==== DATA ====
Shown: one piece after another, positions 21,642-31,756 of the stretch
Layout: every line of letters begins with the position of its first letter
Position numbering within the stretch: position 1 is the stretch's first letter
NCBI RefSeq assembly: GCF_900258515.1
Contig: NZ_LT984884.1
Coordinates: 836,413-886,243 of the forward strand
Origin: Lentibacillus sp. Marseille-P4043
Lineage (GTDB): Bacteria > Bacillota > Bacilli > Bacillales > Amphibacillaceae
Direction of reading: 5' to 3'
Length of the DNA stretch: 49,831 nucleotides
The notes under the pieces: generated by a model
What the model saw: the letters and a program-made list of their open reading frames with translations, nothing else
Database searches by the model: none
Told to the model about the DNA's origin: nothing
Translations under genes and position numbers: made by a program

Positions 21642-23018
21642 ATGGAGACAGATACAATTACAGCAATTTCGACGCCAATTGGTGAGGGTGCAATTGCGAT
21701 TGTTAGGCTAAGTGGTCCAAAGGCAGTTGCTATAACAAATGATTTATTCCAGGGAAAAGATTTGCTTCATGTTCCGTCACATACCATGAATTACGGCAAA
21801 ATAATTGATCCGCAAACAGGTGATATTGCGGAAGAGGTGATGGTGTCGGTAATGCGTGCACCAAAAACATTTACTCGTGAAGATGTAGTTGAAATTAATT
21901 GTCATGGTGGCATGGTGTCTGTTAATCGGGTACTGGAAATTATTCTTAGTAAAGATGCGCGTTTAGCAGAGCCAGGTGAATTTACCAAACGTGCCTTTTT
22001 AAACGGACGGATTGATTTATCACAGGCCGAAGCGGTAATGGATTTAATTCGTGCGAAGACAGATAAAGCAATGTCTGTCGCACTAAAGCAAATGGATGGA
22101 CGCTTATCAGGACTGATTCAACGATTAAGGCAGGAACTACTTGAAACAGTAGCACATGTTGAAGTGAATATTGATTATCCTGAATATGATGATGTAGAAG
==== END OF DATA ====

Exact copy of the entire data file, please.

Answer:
Shown: one piece after another, positions 21,642-31,756 of the stretch
Layout: every line of letters begins with the position of its first letter
Position numbering within the stretch: position 1 is the stretch's first letter
NCBI RefSeq assembly: GCF_900258515.1
Contig: NZ_LT984884.1
Coordinates: 836,413-886,243 of the forward strand
Origin: Lentibacillus sp. Marseille-P4043
Lineage (GTDB): Bacteria > Bacillota > Bacilli > Bacillales > Amphibacillaceae
Direction of reading: 5' to 3'
Length of the DNA stretch: 49,831 nucleotides
The notes under the pieces: generated by a model
What the model saw: the letters and a program-made list of their open reading frames with translations, nothing else
Database searches by the model: none
Told to the model about the DNA's origin: nothing
Translations under genes and position numbers: made by a program

Positions 21642-23018
21642 ATGGAGACAGATACAATTACAGCAATTTCGACGCCAATTGGTGAGGGTGCAATTGCGAT
21701 TGTTAGGCTAAGTGGTCCAAAGGCAGTTGCTATAACAAATGATTTATTCCAGGGAAAAGATTTGCTTCATGTTCCGTCACATACCATGAATTACGGCAAA
21801 ATAATTGATCCGCAAACAGGTGATATTGCGGAAGAGGTGATGGTGTCGGTAATGCGTGCACCAAAAACATTTACTCGTGAAGATGTAGTTGAAATTAATT
21901 GTCATGGTGGCATGGTGTCTGTTAATCGGGTACTGGAAATTATTCTTAGTAAAGATGCGCGTTTAGCAGAGCCAGGTGAATTTACCAAACGTGCCTTTTT
22001 AAACGGACGGATTGATTTATCACAGGCCGAAGCGGTAATGGATTTAATTCGTGCGAAGACAGATAAAGCAATGTCTGTCGCACTAAAGCAAATGGATGGA
22101 CGCTTATCAGGACTGATTCAACGATTAAGGCAGGAACTACTTGAAACAGTAGCACATGTTGAAGTGAATATTGATTATCCTGAATATGATGATGTAGAAG